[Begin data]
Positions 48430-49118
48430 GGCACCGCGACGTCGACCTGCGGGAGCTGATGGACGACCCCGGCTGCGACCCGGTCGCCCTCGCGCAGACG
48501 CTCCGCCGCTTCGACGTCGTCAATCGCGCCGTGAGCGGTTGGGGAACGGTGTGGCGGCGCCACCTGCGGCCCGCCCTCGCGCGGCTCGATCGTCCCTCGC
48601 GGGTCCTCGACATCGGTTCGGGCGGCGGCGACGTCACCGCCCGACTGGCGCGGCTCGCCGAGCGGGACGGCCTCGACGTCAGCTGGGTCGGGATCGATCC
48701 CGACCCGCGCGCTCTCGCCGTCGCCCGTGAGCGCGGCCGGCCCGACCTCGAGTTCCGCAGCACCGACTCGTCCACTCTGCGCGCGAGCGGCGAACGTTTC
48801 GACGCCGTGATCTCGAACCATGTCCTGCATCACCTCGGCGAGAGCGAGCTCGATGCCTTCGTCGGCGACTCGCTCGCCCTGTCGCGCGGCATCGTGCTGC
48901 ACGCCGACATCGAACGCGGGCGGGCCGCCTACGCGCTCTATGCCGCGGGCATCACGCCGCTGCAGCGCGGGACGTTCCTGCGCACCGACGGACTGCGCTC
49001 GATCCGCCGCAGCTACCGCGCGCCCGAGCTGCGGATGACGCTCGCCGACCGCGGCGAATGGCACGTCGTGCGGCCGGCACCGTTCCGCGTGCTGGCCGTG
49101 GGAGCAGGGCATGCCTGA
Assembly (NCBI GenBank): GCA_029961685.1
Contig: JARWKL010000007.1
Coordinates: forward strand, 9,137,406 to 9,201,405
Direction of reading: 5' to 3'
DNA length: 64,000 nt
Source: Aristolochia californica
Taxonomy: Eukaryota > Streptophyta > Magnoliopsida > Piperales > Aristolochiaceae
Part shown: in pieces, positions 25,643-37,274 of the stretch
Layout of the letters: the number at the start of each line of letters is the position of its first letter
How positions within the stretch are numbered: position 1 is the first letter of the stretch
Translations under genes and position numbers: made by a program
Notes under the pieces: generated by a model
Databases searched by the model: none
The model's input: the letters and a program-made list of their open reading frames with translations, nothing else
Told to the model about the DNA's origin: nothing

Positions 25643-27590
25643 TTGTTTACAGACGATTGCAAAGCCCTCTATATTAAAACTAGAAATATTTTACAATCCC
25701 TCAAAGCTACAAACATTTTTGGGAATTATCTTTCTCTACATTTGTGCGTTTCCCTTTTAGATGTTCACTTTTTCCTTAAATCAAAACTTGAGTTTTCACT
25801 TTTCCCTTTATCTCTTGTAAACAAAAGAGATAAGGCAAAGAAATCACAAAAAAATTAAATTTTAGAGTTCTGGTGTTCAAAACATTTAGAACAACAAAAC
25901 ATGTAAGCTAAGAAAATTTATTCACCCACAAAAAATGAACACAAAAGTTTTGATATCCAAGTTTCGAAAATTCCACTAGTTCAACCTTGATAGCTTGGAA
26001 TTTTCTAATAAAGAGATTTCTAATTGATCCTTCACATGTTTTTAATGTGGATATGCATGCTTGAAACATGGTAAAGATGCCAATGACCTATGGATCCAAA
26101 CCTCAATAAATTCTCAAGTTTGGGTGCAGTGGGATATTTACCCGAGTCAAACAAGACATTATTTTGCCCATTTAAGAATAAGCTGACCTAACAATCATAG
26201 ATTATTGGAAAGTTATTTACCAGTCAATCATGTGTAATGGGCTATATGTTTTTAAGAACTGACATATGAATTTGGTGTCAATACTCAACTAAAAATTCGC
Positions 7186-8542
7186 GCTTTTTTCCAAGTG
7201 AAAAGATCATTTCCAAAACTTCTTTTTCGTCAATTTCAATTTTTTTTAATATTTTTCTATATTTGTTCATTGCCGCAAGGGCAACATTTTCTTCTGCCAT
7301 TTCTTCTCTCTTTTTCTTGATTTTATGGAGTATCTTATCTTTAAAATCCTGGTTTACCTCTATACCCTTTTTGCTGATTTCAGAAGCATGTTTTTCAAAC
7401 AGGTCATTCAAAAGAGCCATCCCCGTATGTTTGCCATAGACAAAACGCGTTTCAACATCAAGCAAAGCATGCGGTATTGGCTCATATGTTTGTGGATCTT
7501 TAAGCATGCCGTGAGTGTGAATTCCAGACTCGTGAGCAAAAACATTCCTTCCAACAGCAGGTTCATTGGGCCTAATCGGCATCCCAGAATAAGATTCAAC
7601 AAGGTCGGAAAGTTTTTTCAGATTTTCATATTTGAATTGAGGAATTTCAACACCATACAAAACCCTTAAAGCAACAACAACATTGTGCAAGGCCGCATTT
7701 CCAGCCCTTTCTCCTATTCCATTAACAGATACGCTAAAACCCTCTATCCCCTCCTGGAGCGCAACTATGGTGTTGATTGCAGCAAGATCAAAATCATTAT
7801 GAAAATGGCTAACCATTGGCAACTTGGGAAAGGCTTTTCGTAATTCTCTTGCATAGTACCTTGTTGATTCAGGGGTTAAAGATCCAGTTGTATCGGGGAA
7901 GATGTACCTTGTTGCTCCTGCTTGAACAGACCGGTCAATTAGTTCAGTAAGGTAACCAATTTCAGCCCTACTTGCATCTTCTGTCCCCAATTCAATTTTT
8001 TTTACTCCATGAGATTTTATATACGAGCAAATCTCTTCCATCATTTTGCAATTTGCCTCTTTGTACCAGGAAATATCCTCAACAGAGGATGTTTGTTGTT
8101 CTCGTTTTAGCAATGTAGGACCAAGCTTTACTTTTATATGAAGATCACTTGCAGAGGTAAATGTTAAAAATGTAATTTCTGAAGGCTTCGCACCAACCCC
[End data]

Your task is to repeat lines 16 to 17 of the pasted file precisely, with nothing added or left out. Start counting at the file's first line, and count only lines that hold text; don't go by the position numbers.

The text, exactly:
Taxonomy: Eukaryota > Streptophyta > Magnoliopsida > Piperales > Aristolochiaceae
Part shown: in pieces, positions 25,643-37,274 of the stretch